When I began to identify my 50 feats, I purposefully wanted to include some volunteer activities that allow me to give back to my wonderful community. So, when I received a notice that the Heritage Park Playground Build Committee was seeking volunteers for their community build day, I was eager to sign up. I didn’t know much more about it other than there was a need for a large number of volunteers and that I was to wear comfortable clothes and closed-toed shoes. Since there was no call for work boots I thought it was likely safe to assume they weren’t seeking skilled labour and, as my son (who knows my construction skill level) suggested, probably needed someone to hand out water to the real workers.
I arrived at 8:00 a.m. to find vast numbers of volunteers already registered and the playing field separated into work stations – mulch pile towering at the edge, equipment pieces ready for assembly, skids of sod ready to roll (out). We all enjoyed a coffee, then, donning our “Let’s PLAY” volunteer shirts, were assigned to our project group based on the sticker on our name tags. I was an apple and joined a group of high school seniors from Grimsby and their teacher.
At the work station we were met by some City of Niagara Falls maintenance workers also assigned to our group. Our task was to assemble two benches and a table, which sounds easy until they showed us the boards that needed to be measured, drilled with precision holes that fit the steel frames, and bolted together. They brought out the power drills, t-squares and levels; it was at this point that it became clear to me that my group assignment had been a random act in no way based upon my skill sets.
The City employees, Dan and John, seeing my obvious discomfort, and wishing to avoid all the accident forms that would surely result from placing a power tool in my hands, suggested I could paint the railings where the new Heritage Park sign would be hung, and ensured further avoidance of potential liability by sending their colleague Corey along with me. While we painted (I did the bottom half where mistakes were less likely to be noticed), the other groups worked their magic and, little by little, the playground equipment was assembled, placed into each designated area, and skillfully cemented into place. By 10:00 a.m. I could hardly believe the progress; It seems that 400 hands make light work.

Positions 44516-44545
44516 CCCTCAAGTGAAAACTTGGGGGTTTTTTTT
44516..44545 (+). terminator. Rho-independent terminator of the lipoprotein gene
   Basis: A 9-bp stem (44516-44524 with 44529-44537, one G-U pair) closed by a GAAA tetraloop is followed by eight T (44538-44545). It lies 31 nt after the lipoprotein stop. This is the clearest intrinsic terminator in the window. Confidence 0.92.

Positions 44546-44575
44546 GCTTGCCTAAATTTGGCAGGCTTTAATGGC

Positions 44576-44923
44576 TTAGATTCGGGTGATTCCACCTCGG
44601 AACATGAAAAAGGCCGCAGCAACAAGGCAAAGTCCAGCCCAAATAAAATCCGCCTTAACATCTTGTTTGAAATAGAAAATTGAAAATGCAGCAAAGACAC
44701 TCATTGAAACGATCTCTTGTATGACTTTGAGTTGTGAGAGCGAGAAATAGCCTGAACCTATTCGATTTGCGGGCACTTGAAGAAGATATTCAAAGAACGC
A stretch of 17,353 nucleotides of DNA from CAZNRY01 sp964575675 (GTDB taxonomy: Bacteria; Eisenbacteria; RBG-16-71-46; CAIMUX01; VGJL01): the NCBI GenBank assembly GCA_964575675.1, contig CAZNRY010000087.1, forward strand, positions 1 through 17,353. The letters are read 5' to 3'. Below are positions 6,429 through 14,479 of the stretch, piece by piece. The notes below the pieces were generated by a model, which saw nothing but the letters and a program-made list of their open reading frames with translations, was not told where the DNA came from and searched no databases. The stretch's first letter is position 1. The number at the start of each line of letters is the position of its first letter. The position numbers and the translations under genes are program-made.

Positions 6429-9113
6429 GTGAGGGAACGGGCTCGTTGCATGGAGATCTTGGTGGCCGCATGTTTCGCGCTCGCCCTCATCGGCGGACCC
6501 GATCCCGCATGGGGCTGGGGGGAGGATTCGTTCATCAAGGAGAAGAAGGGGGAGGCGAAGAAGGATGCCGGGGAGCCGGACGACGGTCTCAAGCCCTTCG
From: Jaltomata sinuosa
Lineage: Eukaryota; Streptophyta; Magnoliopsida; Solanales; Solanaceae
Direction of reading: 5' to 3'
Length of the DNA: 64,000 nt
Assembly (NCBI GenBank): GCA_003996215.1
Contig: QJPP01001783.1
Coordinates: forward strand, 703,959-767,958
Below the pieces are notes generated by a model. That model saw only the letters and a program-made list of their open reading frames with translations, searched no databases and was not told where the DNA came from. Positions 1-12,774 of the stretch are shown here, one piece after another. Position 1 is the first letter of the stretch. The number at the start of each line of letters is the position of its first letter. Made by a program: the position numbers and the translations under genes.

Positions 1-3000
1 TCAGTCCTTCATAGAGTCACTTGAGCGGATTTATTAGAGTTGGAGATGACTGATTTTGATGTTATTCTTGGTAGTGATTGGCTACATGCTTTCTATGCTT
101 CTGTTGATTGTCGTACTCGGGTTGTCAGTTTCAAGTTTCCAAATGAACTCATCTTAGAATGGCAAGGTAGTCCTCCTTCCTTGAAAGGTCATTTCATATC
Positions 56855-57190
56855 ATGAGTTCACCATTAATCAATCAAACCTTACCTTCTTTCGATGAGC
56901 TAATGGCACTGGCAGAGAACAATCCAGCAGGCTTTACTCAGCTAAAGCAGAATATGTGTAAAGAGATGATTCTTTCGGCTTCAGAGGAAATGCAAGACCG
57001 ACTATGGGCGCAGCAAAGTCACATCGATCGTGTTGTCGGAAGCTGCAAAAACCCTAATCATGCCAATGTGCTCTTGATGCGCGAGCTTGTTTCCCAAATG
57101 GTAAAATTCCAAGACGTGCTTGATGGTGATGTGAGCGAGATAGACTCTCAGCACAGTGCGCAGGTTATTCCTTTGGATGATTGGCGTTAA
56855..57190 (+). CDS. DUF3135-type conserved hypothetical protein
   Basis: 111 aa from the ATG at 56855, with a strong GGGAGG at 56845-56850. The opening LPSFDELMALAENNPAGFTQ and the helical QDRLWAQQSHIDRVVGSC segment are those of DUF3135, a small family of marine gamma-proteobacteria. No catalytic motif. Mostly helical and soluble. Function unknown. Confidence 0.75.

As I talked to other volunteers throughout the day I learned more about the project. The commuity build was a joint venture made possible by a Build it with KaBOOM Playground Grant that the City of Niagara Falls had received. KaBOOM is a non-profit organization that believes the well-being of society depends upon the well-being of its children, and that all kids deserve an opportunity for active play; quite simply, Play Matters (https://kaboom.org/play_matters). The successful grant allowed the City to be partnered with Canada Dry Mott’s (and its parent company Dr. Pepper Snapple Group) who paid for the $140,000 project. In addition, over 100 employees of Canada Dry Mott’s, who were attending a conference in Niagara Falls, came out to participate in the build along with City and community volunteers. The project would honestly have not been accomplished without these amazing partnerships.
In addition to painting, I took my turn at shovelling mulch into tarps that were dragged onto the playground. It was hard work and I was so impressed with the array of dedicated men and women who spent hours under the hot sun moving the mountain of mulch onto the equipment area.
At the entrance, another group of volunteers displayed their creative flair, painting the walkway with colourful flowers and rainbows, Canadian flags, four squares, hop scotch and snakes and ladders games. The children from the adjacent school, Victoria Park, took turns having their hands painted and pressed onto the path, leaving their own special legacies. One beaming volunteer named Mohammed from Mott’s in Mississauga told me his day was made by a little girl who told him that she liked the fish he was painting. “That’s what this is all about and I’m so happy to be able to help” he smiled. Looking around, it was clear that everyone shared that feeling.
With more than 200 volunteers, we finished early – the whole 1,500-square-foot playground was completed in 6 hours! We were joined again by the Victoria Park children, who sang us a song, participated in the ribbon cutting, and gave each volunteer a handwritten thank you card as we departed. Mine reads “Dear volunteer, I am SO glad that you are bilding the park. I am going to have so much fun on it when its bild. From Trayton.” There could be no better payment for the day’s work than these postcards. I know that Trayton, and all his friends, will have many hours of enjoyment and, whenever I drive by, I will feel just a little bit of pride at having been a small part of creating such a wonderful playground in our community.
Next up: What does the future hold? A trip to a psychic reader. (Send me a note if you want to join me).